“I think we’ve lost a tremendous amount of energy and excitement,” says Kirkland Arts Center executive director Christopher Shainin about the recent departure of the gallery and arts education space’s exhibitions director Cable Griffith.

“One of his areas of focus was providing opportunities in this space for emerging curators and artists,” Shainin continues. ”It takes more effort and thought to shepherd that through to a proper conclusion – it takes extra work. And he was always willing to do that extra work to make that happen.”

It’s also clear that KAC has lost in Griffith – the founder of BrüTübe and the curator behind KAC Links Invitational (a mini-golf art show) and Steambot – a forward-thinking programmer and a bridge to a hip young arts community in Seattle, a community he will be serving more directly in his new position across Lake Washington as the gallery and exhibitions curator at Cornish College of the Arts.

But KAC is focusing on the opportunity change provides – specifically in finding just the right person to create programming that has the potential to meld the organization’s split audience base: the exhibition-goers, which Shainin admits has been made up mainly of Seattleites, and the students of KAC’s regular arts classes, who are typically Eastside neighbors.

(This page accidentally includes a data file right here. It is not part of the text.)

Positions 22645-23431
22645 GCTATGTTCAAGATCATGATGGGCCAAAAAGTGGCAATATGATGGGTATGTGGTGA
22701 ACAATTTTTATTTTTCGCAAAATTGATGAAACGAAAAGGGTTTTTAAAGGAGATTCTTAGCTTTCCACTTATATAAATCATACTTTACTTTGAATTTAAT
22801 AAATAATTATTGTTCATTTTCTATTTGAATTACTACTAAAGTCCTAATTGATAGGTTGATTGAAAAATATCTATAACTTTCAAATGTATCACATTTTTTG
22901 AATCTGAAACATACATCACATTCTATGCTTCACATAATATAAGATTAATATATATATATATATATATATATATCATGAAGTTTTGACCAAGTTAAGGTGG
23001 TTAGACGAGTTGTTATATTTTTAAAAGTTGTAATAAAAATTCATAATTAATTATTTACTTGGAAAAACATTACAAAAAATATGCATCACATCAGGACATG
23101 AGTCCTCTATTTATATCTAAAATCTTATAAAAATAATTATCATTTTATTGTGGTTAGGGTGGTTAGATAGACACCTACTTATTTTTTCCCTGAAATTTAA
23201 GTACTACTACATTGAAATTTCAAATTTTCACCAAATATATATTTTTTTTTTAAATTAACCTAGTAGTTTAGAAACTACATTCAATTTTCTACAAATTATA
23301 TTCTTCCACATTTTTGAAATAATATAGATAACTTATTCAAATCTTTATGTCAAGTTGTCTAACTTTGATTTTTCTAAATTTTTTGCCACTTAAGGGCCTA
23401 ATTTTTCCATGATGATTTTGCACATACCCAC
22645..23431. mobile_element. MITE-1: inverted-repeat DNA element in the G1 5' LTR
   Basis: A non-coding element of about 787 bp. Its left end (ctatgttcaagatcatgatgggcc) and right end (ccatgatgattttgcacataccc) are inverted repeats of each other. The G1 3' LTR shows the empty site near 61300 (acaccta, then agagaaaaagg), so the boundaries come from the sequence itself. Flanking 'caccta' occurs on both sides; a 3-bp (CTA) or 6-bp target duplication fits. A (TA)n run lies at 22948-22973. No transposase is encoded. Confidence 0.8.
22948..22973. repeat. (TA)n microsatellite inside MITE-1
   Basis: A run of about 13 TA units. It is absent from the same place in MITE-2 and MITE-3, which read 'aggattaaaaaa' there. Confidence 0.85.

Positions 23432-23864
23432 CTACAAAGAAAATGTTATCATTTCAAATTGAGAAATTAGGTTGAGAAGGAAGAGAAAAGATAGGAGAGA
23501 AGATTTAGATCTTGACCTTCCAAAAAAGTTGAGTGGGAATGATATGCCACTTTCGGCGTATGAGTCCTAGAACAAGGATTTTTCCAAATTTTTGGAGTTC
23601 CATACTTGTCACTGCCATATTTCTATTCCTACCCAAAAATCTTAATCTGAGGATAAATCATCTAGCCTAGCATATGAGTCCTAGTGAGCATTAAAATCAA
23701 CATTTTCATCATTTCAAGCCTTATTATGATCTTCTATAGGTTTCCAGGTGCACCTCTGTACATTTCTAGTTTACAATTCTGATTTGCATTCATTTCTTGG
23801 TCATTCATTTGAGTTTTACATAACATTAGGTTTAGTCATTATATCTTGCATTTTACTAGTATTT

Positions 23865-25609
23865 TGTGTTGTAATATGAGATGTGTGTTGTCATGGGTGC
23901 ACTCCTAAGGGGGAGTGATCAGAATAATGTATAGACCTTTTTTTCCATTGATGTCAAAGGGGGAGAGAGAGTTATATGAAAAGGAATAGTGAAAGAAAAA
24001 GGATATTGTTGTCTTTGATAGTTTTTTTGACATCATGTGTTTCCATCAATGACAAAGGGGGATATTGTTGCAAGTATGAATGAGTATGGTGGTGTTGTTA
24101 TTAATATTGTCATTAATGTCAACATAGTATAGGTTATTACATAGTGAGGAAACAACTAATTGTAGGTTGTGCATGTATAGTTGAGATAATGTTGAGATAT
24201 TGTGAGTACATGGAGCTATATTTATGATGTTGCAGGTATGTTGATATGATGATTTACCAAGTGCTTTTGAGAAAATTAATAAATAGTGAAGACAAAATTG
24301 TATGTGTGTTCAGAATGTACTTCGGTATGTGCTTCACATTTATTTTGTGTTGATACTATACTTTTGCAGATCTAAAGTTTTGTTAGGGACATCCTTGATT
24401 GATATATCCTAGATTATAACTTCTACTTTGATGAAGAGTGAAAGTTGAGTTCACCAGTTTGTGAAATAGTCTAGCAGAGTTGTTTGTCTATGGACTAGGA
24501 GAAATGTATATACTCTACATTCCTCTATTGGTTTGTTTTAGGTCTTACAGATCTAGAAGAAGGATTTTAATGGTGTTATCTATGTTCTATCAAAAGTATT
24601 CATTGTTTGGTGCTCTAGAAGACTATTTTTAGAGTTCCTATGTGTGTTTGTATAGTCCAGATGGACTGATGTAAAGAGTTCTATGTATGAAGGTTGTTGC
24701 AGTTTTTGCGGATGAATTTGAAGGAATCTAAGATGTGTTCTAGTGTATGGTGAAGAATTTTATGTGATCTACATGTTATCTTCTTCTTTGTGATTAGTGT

While Shainin and his staff are already canvassing the community and talking to local curators to get suggestions for a replacement, the job is expected to be posted officially this month, and filled, hopefully, by the end of January.

Asked if he’s relieved to be working in Seattle instead of commuting daily to the Eastside, Griffith scolds: “I don’t want to imply that it’s too hard to go to Kirkland. I live in Queen Anne and now take a very short bus ride to work every day. There’s something nice about that. But it’s not really a big deal to go to Kirkland – not as big as people think. You make great things happen somewhere, people are going to find a way to get to it. It’s not a bad challenge to have to make people work a little harder.” •

Image: Detail of Velo-scope, a bicycle-powered zoetrope made by Rebecca Cummins and Rusty Oliver for Steambot at Kirkland Arts Center. Photo by Greg Plumis for City Arts.